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Re^3: I installed mac ports and now all my cpan dependencies cannot be found

by roboticus (Chancellor)
on Jan 26, 2013 at 14:23 UTC ( #1015491=note: print w/replies, xml ) Need Help??

in reply to Re^2: I installed mac ports and now all my cpan dependencies cannot be found
in thread I installed mac ports and now all my cpan dependencies cannot be found


If you start the macports program with a script, you could always just add a command to set the path for that process. In bash, for example, you could just add an export PATH=... line before starting macports. I don't know how you would do that for a program started from an icon, but I'll bet you can do it if you dig through the docs. That way, macports can use it's version of perl, and for all your other work, you can use your version.

You could always do the opposite, too, removing the /opt/local directory from your path before invoking your perl scripts. In fact, that's what I do at work. I have perl linked to a script that does a bit of bookkeeping, and it removes a couple of things from the path before starting up. I'm at home right now, but if I recall correctly, it was something like:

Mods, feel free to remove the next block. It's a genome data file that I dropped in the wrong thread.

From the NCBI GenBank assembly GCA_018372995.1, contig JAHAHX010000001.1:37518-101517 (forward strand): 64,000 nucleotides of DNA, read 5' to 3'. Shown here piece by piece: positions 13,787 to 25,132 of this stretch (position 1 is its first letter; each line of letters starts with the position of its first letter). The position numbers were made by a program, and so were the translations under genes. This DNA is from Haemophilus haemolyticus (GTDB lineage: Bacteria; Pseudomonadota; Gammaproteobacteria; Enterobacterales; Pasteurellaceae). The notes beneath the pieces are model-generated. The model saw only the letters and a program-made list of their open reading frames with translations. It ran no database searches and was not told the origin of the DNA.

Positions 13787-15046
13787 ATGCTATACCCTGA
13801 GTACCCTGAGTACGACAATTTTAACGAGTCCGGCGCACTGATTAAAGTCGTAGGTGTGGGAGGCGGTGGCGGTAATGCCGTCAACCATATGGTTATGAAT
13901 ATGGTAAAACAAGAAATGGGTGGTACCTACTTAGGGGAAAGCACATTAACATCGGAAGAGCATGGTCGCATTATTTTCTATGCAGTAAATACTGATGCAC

#!/usr/bin/bash # My local perl libraries export PERL5LIB=/home/roboticus/LIB # Log when & what I run CURDTM=`date +'%Y%m%d-%H%M'` echo $CURDTM $@ >>~/.runlog # my perl executable Krevulax $@

As I mentioned, it's from memory. I don't care for bash scripting, so I don't recall the tricky bits like parameter mucking, so I expect that I've misremembered the line that passes the shell parameters to perl, but this should give you the general idea.

Just to satisfy any curiosity about "Why does he log the date and time of every script he runs?": My job is so crazy and I'm always jumping from task to task. Thus, I have a huge set of perl scripts littered around my machine. So when someone asks me "Hey, remember that thingamajig you did for me three weeks ago? Could you do it again for me?" I sometimes couldn't easily find it. So I added the logging and wrote a little report for myself that will list the different scripts I've run for a given date range. Once I recognize the name (I *do* try to give meaningful names to the scripts), I'm a simple "locate scriptname" away from it.


When your only tool is a hammer, all problems look like your thumb.

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